A Career Exploration Program: An Effective Alternative to the Traditional Use of Faculty Advisors
Problem Providing medical students with resources to make effective career choices is challenging for medical schools as career options outnumber the formal clinical rotations students can experience during their undergraduate education. Approach In 2009, the authors introduced the Career Exploration (CE) courses into the required curriculum at the Quillen College of Medicine. This three-course sequence includes large-group sessions addressing broad issues related to career choices, small-group specialty interest groups, individual student self-assessments, assignments through which students receive individualized feedback, and individual student advising sessions. The overall objective of the course sequence is to involve all students in career planning from the beginning of medical school so as to help them make more informed career decisions. Outcomes The authors used improvement in student satisfaction with career planning activities as a surrogate measure for the outcome of helping students make more informed career choices. Students evaluated the CE courses positively, and overall satisfaction scores averaged 4 (1 = poor to 5 = excellent). Scores on Association of American Medical Colleges Graduation Questionnaire items related to career planning showed improved student satisfaction from 2010 to 2015. Next Steps Succession planning for the first- and second-year career advisor is vital - as is faculty development for all clinical advisors to ensure that they have current information regarding both the curriculum and Match process, especially as residency selection becomes increasingly competitive. Enhancing the role of fourth-year students who serve as CE III mentors has the potential to prepare these students to be better teachers as residents.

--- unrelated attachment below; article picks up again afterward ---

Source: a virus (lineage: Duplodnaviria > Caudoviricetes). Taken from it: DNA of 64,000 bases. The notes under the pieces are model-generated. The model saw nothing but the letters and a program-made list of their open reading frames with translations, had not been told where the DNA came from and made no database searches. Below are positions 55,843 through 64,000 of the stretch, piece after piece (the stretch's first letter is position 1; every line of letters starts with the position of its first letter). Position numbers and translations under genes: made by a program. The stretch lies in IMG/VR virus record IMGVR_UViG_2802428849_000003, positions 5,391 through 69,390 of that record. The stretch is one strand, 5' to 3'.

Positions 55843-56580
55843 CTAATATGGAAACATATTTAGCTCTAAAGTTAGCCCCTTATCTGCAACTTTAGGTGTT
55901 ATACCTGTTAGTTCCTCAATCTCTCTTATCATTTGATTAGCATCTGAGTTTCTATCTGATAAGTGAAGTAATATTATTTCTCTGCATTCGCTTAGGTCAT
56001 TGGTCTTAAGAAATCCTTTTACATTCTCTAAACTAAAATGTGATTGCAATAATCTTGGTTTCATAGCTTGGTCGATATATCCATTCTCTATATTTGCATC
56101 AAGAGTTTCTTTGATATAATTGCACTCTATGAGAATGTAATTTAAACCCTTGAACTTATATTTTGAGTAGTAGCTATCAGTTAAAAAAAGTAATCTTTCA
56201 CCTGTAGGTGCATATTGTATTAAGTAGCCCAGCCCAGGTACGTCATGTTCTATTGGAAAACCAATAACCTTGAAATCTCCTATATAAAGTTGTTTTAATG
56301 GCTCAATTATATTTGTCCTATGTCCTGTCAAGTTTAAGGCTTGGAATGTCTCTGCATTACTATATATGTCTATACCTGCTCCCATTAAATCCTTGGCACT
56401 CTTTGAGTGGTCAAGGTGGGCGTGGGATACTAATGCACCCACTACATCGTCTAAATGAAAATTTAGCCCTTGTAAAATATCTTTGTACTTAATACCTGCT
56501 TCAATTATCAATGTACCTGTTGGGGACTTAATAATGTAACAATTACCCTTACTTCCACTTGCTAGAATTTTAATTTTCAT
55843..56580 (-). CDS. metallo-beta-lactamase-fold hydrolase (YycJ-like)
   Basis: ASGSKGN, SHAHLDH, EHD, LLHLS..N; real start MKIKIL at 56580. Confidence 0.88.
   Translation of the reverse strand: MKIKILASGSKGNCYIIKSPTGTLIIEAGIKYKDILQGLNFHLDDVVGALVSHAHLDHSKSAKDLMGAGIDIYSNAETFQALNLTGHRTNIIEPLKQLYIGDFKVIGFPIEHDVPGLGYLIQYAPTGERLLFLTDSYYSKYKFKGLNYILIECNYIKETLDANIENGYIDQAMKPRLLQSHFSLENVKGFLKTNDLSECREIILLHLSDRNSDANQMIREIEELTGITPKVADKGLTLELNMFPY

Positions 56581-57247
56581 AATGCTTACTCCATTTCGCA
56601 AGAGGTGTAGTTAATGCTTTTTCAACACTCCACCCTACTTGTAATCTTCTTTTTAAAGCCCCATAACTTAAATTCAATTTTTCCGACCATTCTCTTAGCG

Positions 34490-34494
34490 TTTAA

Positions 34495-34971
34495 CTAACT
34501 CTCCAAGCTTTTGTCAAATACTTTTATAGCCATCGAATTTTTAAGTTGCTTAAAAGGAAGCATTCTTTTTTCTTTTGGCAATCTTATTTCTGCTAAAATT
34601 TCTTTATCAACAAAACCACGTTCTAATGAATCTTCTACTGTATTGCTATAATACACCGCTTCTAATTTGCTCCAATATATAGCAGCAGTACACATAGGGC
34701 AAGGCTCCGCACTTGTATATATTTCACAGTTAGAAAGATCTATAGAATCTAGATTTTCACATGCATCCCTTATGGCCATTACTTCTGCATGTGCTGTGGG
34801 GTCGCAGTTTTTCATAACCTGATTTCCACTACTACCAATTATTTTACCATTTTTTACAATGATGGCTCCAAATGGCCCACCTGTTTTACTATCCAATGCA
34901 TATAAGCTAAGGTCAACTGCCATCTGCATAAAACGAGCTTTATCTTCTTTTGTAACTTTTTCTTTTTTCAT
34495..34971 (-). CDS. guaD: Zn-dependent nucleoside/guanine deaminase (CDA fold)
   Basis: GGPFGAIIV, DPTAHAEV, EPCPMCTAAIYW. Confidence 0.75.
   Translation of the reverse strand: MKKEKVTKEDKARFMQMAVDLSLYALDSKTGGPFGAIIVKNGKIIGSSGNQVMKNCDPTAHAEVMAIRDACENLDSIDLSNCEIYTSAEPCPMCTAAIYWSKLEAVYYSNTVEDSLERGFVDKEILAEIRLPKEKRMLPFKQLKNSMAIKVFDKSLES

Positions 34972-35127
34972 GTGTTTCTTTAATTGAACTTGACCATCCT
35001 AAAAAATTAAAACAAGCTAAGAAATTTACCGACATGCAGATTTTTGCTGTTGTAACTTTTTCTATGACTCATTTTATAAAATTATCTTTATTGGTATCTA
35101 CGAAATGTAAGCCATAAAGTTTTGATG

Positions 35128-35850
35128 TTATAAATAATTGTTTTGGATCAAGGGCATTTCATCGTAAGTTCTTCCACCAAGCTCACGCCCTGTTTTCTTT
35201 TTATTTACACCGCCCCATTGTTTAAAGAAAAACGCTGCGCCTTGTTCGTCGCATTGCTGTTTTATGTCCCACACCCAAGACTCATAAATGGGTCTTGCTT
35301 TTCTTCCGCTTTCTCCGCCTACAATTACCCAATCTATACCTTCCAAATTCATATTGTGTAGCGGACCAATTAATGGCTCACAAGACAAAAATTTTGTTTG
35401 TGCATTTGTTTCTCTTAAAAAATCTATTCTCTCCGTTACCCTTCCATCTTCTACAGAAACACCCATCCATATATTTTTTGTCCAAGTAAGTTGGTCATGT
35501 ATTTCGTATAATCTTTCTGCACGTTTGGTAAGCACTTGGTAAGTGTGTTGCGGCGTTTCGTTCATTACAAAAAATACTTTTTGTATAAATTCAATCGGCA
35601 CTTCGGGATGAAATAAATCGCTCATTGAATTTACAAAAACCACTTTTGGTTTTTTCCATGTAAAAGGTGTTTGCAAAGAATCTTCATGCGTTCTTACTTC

Olive, Kenneth E.; Kwasigroch, Thomas E.; Wooten, Daniel J.; Lybrand, Cynthia; and Peeples, Catherine R.. 2016. A Career Exploration Program: An Effective Alternative to the Traditional Use of Faculty Advisors. Academic Medicine. Vol.91(11). 1530-1533. https://doi.org/10.1097/ACM.0000000000001208 PMID: 27144992 ISSN: 1040-2446